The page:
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‘Blackstar’: David Bowie’s Last Album

‘Blackstar’ is an elegy, Bowie’s self-made epitaph to his own life that spends little time languishing in reflection, and instead creates a distinct and indeed exciting sound for this final album.

It’s fitting that for ‘Blacksta, Bowie, a man who’s sound has continually evolved over the course of his career, continues his run all the way to here, providing a jazz inspired and occult infused set of tracks here. While these influences are obvious, they’re subdued in the mix, often feeling as if we’re hearing much of the instrumentation through a fog. The audience becomes separated from this world that is engulfing Bowie’s lyrics, which come through fiercely on most tracks.

His aging voice holds a rasp and harshness, which seems to have informed the track design, the instrumentation reflecting this new gravel to his voice. Rather than trying to recapture those smooth tones of his younger albums, here tracks like ‘‘Tis a Pity She Was a Whore’ and ‘Sue (Or In a Season of Crime)’ fully embrace the rougher tone his voice contains providing the most ‘rock’ tracks of ‘Blackstar’. Filled with violent sampled hisses and discordant guitar and sax, they create malevolent, heated pieces that capture some of that anger that Bowie has with the fate that has been left to him.
“I kissed your face, I touched your face, Sue, goodbye” Bowie sings against aggressive guitar cords on ‘Sue’, or ‘Where the fuck did Monday go?” repeated on ‘Girl Loves Me’.

But the influence of free jazz comes most clearly on ‘Blackstar’s most well known tracks, ‘Lazarus’ and the titular ‘Blackstar’. ‘Blackstar’, the albums opening track, is a ten minute occult laden mixture of sounds with a diversity of distinct aspects that each could be treated as its own song. The tracks opening minutes, with its experimental sax and strings provide a canvas for Bowie’s effects leaden vocal work that create a supernatural setting for this imagery of death that permeates the whole track, and the album as a whole.

Whereas ‘Blackstar’s second half, while equally macabre, is lighter musically, a self-referential set of rhymes with a softer baseline and drums that create a mystic feel, Bowie moving to the light after ‘Blackstar’s black magic opening. The two halves complement each other, leaving a track that doesn’t overstay itself despite is runtime.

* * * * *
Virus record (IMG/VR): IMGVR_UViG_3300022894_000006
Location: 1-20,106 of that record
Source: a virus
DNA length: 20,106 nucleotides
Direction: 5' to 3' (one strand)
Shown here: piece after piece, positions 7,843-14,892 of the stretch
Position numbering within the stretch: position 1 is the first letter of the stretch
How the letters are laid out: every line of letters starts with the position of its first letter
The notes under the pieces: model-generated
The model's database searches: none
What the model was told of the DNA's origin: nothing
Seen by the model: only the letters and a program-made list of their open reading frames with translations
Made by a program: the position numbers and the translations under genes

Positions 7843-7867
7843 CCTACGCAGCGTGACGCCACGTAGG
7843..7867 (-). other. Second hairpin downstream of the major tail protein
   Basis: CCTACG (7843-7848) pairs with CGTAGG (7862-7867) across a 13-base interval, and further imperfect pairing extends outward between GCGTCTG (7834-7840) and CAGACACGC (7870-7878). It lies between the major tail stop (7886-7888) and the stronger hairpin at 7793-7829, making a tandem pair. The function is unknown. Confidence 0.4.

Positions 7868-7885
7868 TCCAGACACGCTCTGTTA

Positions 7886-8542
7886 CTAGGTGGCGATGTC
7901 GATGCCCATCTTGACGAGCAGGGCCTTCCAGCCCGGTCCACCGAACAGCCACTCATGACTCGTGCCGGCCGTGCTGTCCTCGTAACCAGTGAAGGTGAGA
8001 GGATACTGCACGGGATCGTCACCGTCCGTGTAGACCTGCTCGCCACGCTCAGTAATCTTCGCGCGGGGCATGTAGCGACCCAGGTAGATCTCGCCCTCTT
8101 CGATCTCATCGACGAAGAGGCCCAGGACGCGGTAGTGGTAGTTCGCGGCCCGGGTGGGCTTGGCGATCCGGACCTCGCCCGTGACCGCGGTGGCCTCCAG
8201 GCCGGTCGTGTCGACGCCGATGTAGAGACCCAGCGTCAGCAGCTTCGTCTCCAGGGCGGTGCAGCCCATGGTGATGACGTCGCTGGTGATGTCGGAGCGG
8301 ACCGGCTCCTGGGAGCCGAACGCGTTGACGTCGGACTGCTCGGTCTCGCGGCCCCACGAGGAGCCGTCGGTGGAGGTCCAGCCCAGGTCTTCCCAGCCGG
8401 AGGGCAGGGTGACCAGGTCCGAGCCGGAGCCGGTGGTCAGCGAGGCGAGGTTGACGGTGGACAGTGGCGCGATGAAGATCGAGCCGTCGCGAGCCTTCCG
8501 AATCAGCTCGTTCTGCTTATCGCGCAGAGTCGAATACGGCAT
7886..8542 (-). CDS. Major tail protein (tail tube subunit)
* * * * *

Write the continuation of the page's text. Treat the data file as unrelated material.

‘Lazarus’ is where Bowie gives us his final persona, and one that could prove one of his most enduring. It’s a gorgeous track, and the highlight of the album. It’s the quietest track on ‘Blackstar’, and the most affecting, with a sombre leading guitar that carries us through the song along with its straining, muted saxophone. ‘Lazarus’ is where Bowie most openly talks about his life and its end, and is the thematic heart of the album. Its lyrics are simple, but honest.
It, and its accompanying music video, strike that same chord that can be found in Johnny Cash’s cover of ‘Hurt’. They show an artist’s reflection at the end of their life that’s lifted with by the genuine emotion it is sung with. The instrumentation here is gorgeously layered in and creates the most coherent and concentrated atmosphere the album provides.
‘Blackstar’s final two tracks, ‘Dollar Days’ and ‘I Can’t Give Everything Away’ feel like the conclusion that they are. ‘Dollar Days’ classic jazz style is a comparatively simple track against the rest of the album, with a sense of longing for much of it, it’s a straightforward, solid track, but nothing that stands out amongst the rest of the album.

But in its finale (‘I Can’t Give Everything Away’) ‘Blackstar’, with its sweeping strings and wistful harmonica, we’re given Bowie’s last word. As much as ‘Blackstar’ is about Bowie facing his death, ‘I Can’t Give Everything Away’ is Bowie looking at his life, holding a reflective feeling that is matched only by its unexpected cheer, and changes the tone of the final minutes of the album with a song that’s upbeat and enjoyable.

‘Blackstar’ then is a fitting finale for an artist who has re-imagined and re-defined himself throughout his career, by continuing to do so even here, and providing an album that is only made better for it.

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Lachlan Liesfield

The author Lachlan Liesfield

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